Taxonomy and population structure of commercially important Indo-Pacific squids of the Uroteuthis (Photololigo) chinensis species complex

A project undertaken at the NSW Department of Primary Industries and supervised by Dr Karina Hall

As traditional finfish stocks have declined, global fisheries for cephalopods (squid, octopus and cuttlefish) have expanded rapidly, with landings exceeding 4 million tonnes in 2012. Taxonomic research has not kept pace and about a quarter of the world's squid catches remain unidentified. Large volumes of coastal loliginid squids are caught in tropical and subtropical areas, such as the Indo-West Pacific region, where species diversity is high and taxonomy often poorly defined. In the region, species of the Uroteuthis (Photololigo) subgenus support valuable fisheries and are sought after by fishers for their tender flesh and high market prices. Over the last 10 years, catches of these species in eastern Australian waters have declined, but the stocks are currently assessed as 'undefined' because of ongoing species identification issues, confused taxonomy and no information on population structures.

In eastern Australian waters, coastal squid are taken primarily as byproduct in trawl fisheries, with the bulk of the catch comprising broad and slender squids. These two morphologically similar species are currently classified within the Indo-West Pacific mitre squid U. (P.) chinensis complex, which has a wide species distribution extending from eastern Australia to southwestern Japan. However, preliminary genetic analyses of specimens from northern Australia in the early 1990s, suggest that broad and slender squids may be separate undescribed species with more limited species distributions.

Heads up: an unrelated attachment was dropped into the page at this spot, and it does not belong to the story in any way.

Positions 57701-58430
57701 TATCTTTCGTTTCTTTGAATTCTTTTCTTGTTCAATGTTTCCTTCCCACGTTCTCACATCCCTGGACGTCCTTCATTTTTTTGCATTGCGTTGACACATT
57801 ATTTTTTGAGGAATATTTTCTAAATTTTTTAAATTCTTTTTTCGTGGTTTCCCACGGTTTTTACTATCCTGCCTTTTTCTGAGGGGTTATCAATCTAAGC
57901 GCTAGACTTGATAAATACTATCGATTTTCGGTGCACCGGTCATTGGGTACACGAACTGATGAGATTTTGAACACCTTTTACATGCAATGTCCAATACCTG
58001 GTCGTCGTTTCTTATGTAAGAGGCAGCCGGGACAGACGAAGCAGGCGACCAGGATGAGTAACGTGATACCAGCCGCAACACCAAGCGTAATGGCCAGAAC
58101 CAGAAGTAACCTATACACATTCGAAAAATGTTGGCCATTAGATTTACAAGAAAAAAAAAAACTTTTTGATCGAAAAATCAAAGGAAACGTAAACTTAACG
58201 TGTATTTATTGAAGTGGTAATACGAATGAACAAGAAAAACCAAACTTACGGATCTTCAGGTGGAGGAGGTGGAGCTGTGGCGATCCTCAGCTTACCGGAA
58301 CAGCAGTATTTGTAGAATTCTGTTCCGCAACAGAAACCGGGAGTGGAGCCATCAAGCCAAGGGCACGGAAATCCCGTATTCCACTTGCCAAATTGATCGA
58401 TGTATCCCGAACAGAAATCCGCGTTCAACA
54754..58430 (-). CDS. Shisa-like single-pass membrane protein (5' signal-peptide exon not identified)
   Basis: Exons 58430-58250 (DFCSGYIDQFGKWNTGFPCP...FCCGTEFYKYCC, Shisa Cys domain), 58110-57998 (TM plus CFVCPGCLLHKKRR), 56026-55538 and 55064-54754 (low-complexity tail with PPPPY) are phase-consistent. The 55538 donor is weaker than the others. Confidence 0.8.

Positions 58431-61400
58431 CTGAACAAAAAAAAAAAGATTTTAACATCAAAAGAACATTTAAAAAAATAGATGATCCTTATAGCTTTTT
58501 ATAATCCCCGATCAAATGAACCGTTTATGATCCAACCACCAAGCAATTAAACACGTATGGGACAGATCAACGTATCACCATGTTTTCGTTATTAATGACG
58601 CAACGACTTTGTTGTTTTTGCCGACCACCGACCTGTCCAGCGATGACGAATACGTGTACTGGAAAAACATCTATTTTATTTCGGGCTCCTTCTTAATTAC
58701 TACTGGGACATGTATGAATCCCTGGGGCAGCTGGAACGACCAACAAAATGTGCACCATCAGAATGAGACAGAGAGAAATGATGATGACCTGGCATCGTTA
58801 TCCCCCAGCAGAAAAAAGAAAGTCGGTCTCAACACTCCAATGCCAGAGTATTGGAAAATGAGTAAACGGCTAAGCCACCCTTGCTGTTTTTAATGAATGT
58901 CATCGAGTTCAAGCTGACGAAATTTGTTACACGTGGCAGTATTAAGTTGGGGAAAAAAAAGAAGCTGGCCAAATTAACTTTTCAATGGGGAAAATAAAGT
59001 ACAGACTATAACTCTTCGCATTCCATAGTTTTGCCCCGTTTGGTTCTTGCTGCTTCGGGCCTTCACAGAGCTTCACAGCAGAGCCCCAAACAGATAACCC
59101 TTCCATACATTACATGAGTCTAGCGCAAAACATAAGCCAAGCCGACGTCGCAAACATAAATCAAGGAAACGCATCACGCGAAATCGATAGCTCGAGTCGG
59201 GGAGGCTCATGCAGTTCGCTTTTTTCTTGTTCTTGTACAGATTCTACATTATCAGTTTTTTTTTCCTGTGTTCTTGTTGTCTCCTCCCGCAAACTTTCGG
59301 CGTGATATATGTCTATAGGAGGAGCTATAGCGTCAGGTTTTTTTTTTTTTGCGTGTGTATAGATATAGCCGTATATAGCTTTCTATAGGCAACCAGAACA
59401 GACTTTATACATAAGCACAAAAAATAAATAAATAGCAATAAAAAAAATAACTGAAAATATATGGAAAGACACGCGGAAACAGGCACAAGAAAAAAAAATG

This collaboration between the NSW Department of Primary Industries, Queensland Department of Agriculture and Fisheries and Queensland Museum will combine fisheries and taxonomic expertise with modern molecular methods to investigate the taxonomy and population structure of the U. (P.) chinensis species complex in eastern Australian waters. This information will be used to inform more accurate risk and stock assessments for these commercially important species.

Research team

Dr Karina Hall, Fisheries Resource Assessment, NSW Department of Primary Industries
Dr Jess Morgan, Animal Science, Queensland Department of Agriculture and Fisheries 
Dr Malcolm Dunning, Biodiversity Program, Queensland Museum

Figure 1. Broad squid from estuarine trawling in Hawkesbury River, NSW.

Figure 2. Slender squid from offshore trawling near Coffs Harbour, NSW.